Friday Cat-erpillar Blogging: Symbionts

Tobacco Hornworm

Tobacco Hornworm Caterpillar

Microbes of one sort or another inhabit the digestive systems of all animals. Some insects have specific structures to house symbionts that aid in digestion and provide important nutrients. Lepidoptera are not known for specific structures to house symbionts. Some Lepidoptera, tobacco hornworm for example, purge the digestive system and flood it with bactericides prior to the molt from caterpillar to pupa. This may be an adaptation to eliminate pathogenic bacteria from the pupa.

Modern techniques in molecular biology use gene sequences to identify bacteria and provide a means of comparing the numbers and similarity. Scientists from Colorado and Panama* compared the gut bacteria in larvae and adults of a tropical butterfly, Heliconius erato. They found that the composition of the bacteria was different. The larvae had greater diversity of bacteria than adults. Less than 13% of the bacteria species were found in both adult and larvae. The contribution that bacteria are making to larvae and adults of this butterfly and most Lepidoptera are unknown. Contributions from bacteria may enable a caterpillar to grow better on certain hosts. Modern techniques have made gut bacteria a fertile area for research.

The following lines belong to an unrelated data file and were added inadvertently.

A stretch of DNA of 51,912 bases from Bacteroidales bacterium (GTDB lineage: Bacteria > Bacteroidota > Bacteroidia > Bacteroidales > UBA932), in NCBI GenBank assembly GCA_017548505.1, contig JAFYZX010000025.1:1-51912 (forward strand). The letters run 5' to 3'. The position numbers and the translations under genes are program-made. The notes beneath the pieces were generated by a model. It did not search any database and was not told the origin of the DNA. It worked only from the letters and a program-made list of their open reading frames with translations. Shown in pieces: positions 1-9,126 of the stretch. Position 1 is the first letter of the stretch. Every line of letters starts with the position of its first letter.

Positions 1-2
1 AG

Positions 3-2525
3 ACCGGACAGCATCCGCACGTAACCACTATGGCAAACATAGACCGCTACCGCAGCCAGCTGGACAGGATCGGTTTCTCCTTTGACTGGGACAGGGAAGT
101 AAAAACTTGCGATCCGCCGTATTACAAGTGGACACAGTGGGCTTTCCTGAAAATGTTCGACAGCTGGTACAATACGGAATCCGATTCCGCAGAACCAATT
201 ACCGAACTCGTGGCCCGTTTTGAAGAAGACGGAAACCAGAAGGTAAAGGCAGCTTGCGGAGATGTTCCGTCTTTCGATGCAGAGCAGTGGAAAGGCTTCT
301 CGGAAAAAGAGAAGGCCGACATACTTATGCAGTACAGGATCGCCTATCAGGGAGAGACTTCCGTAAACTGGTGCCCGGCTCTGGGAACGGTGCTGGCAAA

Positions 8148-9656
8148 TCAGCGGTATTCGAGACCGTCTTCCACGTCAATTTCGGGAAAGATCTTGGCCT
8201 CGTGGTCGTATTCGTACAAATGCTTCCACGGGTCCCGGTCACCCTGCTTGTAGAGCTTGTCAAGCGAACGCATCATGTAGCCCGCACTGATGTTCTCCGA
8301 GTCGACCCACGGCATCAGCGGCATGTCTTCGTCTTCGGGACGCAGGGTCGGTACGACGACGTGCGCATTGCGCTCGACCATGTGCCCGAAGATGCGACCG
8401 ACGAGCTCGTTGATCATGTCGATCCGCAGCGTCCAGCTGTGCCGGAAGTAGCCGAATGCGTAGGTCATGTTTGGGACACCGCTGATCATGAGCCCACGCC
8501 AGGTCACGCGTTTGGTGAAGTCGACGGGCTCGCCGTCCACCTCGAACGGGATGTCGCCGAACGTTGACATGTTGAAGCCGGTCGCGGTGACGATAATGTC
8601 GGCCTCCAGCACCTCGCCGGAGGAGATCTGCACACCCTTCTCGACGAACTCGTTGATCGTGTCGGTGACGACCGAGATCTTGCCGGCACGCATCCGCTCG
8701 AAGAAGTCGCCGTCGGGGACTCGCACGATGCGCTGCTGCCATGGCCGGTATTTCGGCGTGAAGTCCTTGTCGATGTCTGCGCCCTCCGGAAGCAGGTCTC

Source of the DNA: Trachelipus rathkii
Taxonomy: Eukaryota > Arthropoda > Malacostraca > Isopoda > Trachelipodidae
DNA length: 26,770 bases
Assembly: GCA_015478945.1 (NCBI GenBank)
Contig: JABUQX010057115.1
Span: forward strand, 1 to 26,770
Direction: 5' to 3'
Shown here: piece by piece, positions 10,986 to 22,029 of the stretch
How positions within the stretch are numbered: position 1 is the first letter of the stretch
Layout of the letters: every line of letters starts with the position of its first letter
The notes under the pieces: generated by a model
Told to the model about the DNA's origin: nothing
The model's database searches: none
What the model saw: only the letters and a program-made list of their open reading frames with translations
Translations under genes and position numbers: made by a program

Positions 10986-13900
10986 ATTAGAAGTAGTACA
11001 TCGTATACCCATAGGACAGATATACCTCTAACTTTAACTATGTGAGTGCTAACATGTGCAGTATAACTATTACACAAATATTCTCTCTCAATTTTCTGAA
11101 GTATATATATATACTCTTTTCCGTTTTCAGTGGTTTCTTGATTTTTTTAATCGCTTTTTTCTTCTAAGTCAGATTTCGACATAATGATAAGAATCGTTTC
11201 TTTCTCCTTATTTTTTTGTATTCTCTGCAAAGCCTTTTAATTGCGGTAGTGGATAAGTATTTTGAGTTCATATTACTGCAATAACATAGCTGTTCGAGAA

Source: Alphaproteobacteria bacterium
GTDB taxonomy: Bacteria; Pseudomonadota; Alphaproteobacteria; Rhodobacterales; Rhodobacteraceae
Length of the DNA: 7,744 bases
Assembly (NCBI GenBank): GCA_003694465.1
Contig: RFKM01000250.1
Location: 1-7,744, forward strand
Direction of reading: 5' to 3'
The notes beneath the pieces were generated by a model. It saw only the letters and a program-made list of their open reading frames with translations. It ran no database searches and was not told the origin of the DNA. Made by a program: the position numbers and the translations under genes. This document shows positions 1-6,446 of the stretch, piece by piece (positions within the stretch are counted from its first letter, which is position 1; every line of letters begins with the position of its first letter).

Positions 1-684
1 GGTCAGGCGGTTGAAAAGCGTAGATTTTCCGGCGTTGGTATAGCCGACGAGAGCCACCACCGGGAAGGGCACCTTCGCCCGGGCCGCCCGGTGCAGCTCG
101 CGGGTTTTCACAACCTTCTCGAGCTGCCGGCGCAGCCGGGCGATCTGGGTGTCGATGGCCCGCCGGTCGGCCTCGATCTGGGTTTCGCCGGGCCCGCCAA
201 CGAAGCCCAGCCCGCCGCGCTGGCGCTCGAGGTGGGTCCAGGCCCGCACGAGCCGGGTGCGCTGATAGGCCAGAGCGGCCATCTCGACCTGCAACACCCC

*Hammer TJ, McMillan WO, Fierer N (2014) Metamorphosis of a Butterfly-Associated Bacterial Community. PLoS ONE 9(1): e86995.
doi:10.1371/ journal.pone.0086995

About jjneal

Jonathan Neal is a retired Associate Professor of Entomology at Purdue University and author of the textbook, Living With Insects (2010). This blog is a forum to communicate about the intersection of insects with people and policy. This is a personal blog. The opinions and materials posted here are those of the author and are in no way connected with those of my employer.
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